(I realise here that what I’ve said is “if you give this regiment Linebreaker, Untouchable and Hardened, they’re quite good”, which is a statement that can be made of almost any Infantry or Cavalry unit in the Old Dominion roster, but they are still a solid if pricey vehicle for attaching a character to.)
The other useful thing about Kataphraktoi is that they’re an ideal regiment to contribute dice to your reserve pool without needing to actually turn up early themselves. They’ll add the dice to the pool that let your legionnaire units move forward early and do what they need to do (i.e. escort a Heirodeacon onto the board on turn two, or advance quickly, hold the enemy in place, and die), and then comfortably arrive as the last among your medium units, where they can either use their speed to catch up and form ranks with your other regiments, or appear in a part of the battle line where they’re facing an enemy that doesn’t want to see them. This is especially relevant if you are running them with a Strategos, where they’re very durable if they just aren’t fighting cleave, and can punch through enemy regiments reliant on shields or bastion using their linebreaker.
Our premium ranged unit, Karyatids are brutes wielding greatbows in the style of Byzantine Ushabti. Although they don’t outrange the longest-ranged ranged units in the game (longbows and marksman clones can fire further, for example), they have the longest range of any Armour Piercing 2 unit and an impressive Barrage of 4 per unit once their memories of old are active as a draw event. They also serve as an able counter-battery unit thanks to their defence of 3, which is high enough to offer some protection against more regular enemy ranged units armed with bows or crossbows. As a brute unit, they’re also tall enough to shoot over our infantry, making them very flexible in terms of the support fire they can provide.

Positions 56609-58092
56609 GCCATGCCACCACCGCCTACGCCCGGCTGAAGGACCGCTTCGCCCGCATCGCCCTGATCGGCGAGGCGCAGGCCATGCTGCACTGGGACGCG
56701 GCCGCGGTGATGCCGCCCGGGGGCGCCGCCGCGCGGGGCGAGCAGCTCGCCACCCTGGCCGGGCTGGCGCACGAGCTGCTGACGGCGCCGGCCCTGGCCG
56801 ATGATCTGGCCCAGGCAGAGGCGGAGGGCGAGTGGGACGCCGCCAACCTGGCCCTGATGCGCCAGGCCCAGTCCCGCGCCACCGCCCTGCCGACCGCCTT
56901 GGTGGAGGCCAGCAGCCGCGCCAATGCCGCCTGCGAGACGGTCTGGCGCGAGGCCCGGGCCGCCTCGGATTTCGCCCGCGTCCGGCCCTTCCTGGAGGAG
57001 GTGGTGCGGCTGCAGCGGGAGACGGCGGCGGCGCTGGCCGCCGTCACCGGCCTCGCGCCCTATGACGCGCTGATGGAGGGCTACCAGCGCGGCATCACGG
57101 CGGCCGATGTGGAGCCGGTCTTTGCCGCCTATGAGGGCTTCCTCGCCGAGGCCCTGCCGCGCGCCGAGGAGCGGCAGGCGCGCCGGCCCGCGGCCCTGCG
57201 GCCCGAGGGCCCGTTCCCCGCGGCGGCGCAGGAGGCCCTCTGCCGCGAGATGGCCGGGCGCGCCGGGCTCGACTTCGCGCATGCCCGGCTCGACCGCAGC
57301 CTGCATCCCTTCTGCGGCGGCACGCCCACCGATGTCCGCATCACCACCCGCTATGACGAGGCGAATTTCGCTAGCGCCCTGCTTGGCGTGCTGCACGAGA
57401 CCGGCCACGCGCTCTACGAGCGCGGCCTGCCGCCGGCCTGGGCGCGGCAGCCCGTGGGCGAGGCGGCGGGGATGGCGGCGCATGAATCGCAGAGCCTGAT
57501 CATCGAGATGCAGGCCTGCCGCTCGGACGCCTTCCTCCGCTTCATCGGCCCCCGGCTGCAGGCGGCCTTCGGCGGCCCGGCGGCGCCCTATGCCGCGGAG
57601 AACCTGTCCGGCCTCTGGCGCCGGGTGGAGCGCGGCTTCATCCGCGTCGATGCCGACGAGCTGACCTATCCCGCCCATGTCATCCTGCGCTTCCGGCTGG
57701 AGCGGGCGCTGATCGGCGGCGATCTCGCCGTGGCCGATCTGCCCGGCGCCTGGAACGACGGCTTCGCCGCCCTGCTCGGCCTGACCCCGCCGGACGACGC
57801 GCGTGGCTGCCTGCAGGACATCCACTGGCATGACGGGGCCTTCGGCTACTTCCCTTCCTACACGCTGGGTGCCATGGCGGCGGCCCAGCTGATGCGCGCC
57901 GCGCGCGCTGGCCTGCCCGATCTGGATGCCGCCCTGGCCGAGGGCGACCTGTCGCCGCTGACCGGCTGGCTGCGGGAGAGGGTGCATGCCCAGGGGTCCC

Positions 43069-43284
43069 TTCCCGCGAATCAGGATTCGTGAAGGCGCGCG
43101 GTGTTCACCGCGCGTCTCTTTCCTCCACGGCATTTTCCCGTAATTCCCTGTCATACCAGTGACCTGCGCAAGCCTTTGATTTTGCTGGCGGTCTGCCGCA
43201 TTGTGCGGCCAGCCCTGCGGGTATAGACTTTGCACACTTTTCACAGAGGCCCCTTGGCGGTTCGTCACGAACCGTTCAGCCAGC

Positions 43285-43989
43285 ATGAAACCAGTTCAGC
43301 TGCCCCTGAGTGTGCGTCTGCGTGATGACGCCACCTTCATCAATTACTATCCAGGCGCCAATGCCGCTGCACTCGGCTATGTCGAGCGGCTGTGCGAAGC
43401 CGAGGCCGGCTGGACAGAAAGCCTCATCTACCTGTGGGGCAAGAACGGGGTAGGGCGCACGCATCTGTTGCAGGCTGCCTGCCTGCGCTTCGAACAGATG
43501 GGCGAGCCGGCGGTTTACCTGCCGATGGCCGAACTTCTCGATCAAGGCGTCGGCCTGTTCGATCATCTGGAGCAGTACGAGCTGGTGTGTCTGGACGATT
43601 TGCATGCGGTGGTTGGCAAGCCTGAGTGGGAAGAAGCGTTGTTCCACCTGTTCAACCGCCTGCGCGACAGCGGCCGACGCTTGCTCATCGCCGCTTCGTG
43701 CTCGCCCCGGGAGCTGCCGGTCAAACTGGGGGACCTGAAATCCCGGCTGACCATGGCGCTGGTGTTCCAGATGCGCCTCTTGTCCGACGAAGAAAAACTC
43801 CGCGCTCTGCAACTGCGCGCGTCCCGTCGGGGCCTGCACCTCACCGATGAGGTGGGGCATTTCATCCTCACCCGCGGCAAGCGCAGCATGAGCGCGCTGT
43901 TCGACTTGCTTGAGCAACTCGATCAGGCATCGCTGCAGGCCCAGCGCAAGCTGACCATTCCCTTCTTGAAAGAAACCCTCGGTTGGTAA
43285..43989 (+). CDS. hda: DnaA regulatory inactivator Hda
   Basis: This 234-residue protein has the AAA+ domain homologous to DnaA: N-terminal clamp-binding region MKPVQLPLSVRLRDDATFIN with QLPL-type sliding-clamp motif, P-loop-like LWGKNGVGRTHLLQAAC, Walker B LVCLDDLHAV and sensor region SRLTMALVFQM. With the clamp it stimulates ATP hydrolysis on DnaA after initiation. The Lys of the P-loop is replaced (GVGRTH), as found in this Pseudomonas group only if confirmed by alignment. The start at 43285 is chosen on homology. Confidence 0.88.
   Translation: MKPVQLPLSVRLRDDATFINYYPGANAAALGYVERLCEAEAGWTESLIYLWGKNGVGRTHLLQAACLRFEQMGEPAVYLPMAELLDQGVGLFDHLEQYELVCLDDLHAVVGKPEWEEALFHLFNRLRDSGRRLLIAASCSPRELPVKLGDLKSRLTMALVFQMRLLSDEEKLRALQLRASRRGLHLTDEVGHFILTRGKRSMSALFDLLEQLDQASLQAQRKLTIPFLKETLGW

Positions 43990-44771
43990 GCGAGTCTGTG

Ultimately, the only reason not to include Karyatids in most lists (apart from the fact that they are often a restricted unit) is that as a ranged unit they fundamentally fill a support role, not a mainline combat one. In Conquest as with most wargames, you don’t want to build your armies with too many support elements and not enough units to do the actual heavy lifting. And because our characters are so strong, we often spend a lot of our nominal ‘support budget’ on them. A Karyatid presence in your lists will almost always be good, but make sure to balance them against your characters and ensure you still have enough meat and potatoes in the list to do the fighting and the dying on the front lines.
As Praetorians are more expensive, much tougher Legionnaires, Athanatoi are more expensive, much blendier ones. About as durable as regular legionnaires at native Defence 2 but far, far more dangerous on a per-stand basis thanks to a whopping 6 attacks with flurry, Athanatoi are a unit only available to Xiliarchs and Strategos but are an interesting choice in both.